Meet SparkTruck, an "educational build-mobile" for the twenty-first century.
Dreamed up by a group of Stanford d.school students and funded through Kickstarter, SparkTruck is a mobile maker space currently traveling across the United States. At schools and summer camps and libraries around the country, the SparkTruck team offers workshops to help kids "find their inner maker" as they design and build projects like stamps, stop-motion animation clips, and "vibrobots."
This might seem all shiny and new. And it is—but only in part. What's so striking (and exciting) about SparkTruck is the way it combines old and new. It does so in the tools it gets kids using, which range from pipe cleaners to laser cutters. It does so in its educational approach, which combines cutting-edge (get it?) STEM and design pedagogy with the fundamentals of an old-school shop class. And it does so in its method, which combines the iconic, century-old technology of the bookmobile with the hot new form of the maker space.
In doing so, SparkTruck joins a growing number of libraries which are combining time-tested principles (like equal access to information) with new technologies (like 3-D printers), putting in maker spaces and media production labs alongside bookshelves and meeting rooms. As I've argued over on bookmobility.org, these combinations make sense because reading and making actually have a lot in common. They're both creative processes that take existing materials and combine them in new ways. Getting people engaged in those kinds of processes—through imaginative thinking, contemplation, hands-on problem-solving, and collaborative learning—is what both maker spaces and libraries are all about.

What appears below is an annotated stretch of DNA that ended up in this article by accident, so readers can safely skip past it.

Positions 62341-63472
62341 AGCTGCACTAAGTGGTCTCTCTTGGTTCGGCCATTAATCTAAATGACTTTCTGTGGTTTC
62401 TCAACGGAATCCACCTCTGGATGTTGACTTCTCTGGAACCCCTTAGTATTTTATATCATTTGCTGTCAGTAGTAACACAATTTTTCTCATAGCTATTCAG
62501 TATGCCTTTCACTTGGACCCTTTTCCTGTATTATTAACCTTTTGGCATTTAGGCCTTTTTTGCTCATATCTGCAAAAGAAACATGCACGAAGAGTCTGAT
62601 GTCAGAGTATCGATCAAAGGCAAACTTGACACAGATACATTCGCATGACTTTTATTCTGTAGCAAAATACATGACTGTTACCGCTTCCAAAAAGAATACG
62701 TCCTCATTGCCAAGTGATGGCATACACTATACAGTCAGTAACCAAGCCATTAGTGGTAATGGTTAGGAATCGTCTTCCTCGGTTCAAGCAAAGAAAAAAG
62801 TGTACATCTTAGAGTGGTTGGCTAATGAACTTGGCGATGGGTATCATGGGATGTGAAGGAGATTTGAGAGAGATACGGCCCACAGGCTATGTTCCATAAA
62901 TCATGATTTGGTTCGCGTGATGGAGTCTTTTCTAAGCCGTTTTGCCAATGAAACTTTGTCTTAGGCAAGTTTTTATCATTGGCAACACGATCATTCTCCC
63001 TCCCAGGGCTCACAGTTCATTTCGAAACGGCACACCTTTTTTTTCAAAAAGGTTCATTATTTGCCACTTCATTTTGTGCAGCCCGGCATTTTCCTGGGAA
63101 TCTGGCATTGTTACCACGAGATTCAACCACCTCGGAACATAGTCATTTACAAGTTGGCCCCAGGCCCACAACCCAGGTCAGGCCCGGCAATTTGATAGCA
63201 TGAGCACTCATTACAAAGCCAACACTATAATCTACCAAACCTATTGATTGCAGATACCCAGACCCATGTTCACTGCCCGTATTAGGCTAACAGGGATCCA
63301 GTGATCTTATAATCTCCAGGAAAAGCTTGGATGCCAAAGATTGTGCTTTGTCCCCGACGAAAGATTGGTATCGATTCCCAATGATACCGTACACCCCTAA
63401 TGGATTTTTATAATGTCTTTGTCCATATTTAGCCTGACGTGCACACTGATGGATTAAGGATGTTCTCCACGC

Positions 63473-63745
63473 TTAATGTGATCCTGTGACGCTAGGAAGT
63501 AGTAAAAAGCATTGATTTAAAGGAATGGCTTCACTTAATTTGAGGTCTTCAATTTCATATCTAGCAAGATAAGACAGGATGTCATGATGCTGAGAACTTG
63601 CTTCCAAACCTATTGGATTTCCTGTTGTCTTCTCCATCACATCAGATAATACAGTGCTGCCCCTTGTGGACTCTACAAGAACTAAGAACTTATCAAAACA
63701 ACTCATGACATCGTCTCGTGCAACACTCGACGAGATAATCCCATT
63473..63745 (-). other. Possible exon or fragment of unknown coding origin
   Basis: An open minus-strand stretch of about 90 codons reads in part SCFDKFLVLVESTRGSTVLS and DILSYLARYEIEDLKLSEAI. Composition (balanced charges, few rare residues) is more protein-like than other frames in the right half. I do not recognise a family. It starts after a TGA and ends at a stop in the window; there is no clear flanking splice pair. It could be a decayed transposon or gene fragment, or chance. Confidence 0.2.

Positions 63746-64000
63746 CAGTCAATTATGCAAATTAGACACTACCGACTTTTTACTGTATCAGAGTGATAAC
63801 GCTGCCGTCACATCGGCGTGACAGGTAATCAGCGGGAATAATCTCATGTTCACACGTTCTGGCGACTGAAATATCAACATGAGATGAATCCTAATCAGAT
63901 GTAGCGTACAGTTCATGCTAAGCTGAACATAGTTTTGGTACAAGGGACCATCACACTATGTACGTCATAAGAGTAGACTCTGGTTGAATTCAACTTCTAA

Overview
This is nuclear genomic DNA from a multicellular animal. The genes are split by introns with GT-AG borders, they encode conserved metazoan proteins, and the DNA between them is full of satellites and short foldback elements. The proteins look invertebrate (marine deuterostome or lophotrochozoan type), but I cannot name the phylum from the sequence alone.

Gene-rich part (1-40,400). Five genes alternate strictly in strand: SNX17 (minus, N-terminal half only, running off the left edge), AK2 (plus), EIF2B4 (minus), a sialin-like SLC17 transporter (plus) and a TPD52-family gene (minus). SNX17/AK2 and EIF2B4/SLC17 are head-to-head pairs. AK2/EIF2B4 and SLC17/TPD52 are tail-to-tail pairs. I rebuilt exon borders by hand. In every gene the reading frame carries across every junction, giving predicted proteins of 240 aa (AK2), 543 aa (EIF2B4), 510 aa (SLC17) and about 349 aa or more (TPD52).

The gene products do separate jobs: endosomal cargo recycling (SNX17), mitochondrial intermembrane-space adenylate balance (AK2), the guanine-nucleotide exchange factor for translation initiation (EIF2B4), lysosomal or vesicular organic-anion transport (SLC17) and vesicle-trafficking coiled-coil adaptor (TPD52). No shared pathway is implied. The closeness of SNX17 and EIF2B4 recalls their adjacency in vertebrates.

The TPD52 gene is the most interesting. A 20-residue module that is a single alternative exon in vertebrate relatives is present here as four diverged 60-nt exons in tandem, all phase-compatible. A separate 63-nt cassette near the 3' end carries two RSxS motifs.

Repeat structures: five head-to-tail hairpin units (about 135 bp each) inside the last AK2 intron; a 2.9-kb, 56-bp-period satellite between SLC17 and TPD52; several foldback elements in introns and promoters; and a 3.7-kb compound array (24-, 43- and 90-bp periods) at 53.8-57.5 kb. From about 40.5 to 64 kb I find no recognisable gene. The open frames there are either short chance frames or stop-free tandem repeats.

Taking that commitment on the road with scissors and hammers and 3-D printers and a great big bookmobile-like truck, SparkTruck serves as a laboratory for new approaches, as well as a reminder that trying new things doesn't have to (and probably shouldn't!) necessarily mean tossing old ones out.
After all, what would those vibrobots be without classically crafty pipe cleaners and tongue depressors? And what would a library be without the creative, participatory, straight-up awesome experience of reading?
—Derek Attig, bookmobility.org